3 female computer scientists held a Reddit AMA. You can totally guess what happened next.
Researchers at the MIT Computer Science and Artificial Intelligence Laboratory, Microsoft Research, and Adobe Research have presented a technique for reconstructing an audio signal by analyzing minute vibrations of objects depicted in video. For example, the method can be used to extract intelligible speech from video of a bag of potato chips filmed from 15 feet away through soundproof glass. [more inside]
Two of these Java class names from the Spring framework are made up. One of them is real. Can you guess the real one?
Kids In Vietnam Are Crazy Good At Programming - '11th graders in Vietnam are so good at programming that they could easily pass an interview at Google' (via)
Bret Victor: We often think of a programming environment or language in terms of its features -- this one "has code folding", that one "has type inference". This is like thinking about a book in terms of its words -- this book has a "fortuitous", that one has a "munificent". What matters is not individual words, but how the words together convey a message. Likewise, a well-designed programing system is not simply a bag of features. A good system is designed to encourage particular ways of thinking, with all features carefully and cohesively designed around that purpose.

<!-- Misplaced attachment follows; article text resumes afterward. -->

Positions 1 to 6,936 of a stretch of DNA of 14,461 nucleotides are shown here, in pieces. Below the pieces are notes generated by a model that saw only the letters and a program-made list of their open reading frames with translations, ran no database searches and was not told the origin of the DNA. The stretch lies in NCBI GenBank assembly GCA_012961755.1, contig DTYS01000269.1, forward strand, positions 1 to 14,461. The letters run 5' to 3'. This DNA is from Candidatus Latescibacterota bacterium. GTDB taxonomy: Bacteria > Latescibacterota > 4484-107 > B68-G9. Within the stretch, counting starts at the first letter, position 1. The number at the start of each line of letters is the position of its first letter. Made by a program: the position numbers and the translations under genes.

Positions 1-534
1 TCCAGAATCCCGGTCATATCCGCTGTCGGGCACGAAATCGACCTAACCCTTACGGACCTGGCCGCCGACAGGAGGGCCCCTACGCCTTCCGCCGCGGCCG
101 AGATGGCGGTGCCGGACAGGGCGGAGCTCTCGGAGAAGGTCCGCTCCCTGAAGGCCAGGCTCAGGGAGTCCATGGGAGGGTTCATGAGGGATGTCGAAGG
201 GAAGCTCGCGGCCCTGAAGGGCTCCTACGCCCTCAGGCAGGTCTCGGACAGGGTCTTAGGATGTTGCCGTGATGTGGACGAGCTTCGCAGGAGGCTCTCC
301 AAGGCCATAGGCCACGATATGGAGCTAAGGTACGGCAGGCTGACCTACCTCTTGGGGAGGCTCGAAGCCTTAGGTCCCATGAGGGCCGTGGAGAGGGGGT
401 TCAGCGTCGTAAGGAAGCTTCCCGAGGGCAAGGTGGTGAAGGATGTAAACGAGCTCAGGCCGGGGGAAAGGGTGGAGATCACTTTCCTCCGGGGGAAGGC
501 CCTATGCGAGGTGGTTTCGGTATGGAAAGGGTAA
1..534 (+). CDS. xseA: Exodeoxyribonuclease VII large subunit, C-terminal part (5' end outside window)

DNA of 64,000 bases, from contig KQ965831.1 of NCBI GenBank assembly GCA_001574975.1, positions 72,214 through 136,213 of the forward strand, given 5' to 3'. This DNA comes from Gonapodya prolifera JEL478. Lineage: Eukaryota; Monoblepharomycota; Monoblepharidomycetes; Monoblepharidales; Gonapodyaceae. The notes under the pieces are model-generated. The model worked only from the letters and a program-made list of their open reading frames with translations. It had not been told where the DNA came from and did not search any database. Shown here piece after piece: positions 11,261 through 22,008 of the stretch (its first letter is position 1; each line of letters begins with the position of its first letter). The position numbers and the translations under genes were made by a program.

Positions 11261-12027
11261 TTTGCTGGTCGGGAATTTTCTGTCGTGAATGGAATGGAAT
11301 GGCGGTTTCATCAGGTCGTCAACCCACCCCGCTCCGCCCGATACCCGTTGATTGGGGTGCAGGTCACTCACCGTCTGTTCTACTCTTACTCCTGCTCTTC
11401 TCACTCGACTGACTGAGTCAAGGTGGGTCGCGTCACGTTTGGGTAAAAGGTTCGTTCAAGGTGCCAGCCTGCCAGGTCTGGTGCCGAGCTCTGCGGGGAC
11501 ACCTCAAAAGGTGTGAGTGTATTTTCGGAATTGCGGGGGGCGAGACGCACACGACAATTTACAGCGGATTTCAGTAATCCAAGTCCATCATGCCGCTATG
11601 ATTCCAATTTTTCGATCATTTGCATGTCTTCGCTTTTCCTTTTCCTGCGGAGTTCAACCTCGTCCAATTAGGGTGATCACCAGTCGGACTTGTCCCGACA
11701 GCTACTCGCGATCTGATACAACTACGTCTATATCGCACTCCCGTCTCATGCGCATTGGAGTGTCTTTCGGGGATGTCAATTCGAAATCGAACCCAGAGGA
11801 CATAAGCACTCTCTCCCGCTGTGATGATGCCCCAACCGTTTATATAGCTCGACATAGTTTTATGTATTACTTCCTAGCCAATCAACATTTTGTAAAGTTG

Tiny Transactions on Computer Science ...the premier venue for computer science research of 140 characters or less.
Am I wasting my time organizing e-mail? A study of e-mail refinding. (single link academic paper in .pdf.)
For twenty years, the fastest known algorithm to multiply two n-by-n matrices, due to Coppersmith and Winograd, took a leisurely O(n^2.376) steps. Last year, though, buried deep in his PhD thesis, Andy Stothers discussed an improvement to O(n^2.374) steps. And today, Virginia Vassilevska Williams of Berkeley and Stanford, released a breakthrough paper [pdf] that improves the matrix-multiplication time to a lightning-fast O(n^2.373) steps. [via] [more inside]
Stanford has announced new online courses for January 2012. Like the three courses currently running (1,2,3), these courses are free, open to the general public, and have no required textbook (previously). [more inside]
Stanford's 'Introduction to Artificial Intelligence' course will be offered free to anyone online this fall. The course will be taught by Sebastian Thrun (Stanford) and Peter Norvig (Google, Director of Research), who expect to deal with the historically large course size using tools like Google Moderator. [more inside]
Russel Cox, one of the people behind Google's new programming language Go, has written a three part series on regular expressions. It's a nice mix of computer science theory, programming, and history: Regular Expression Matching Can Be Simple And Fast, Regular Expression Matching: the Virtual Machine Approach, and Regular Expression Matching in the Wild.
A free computer-programming course on reddit. Click "prev" for more lessons. 113 lessons so far.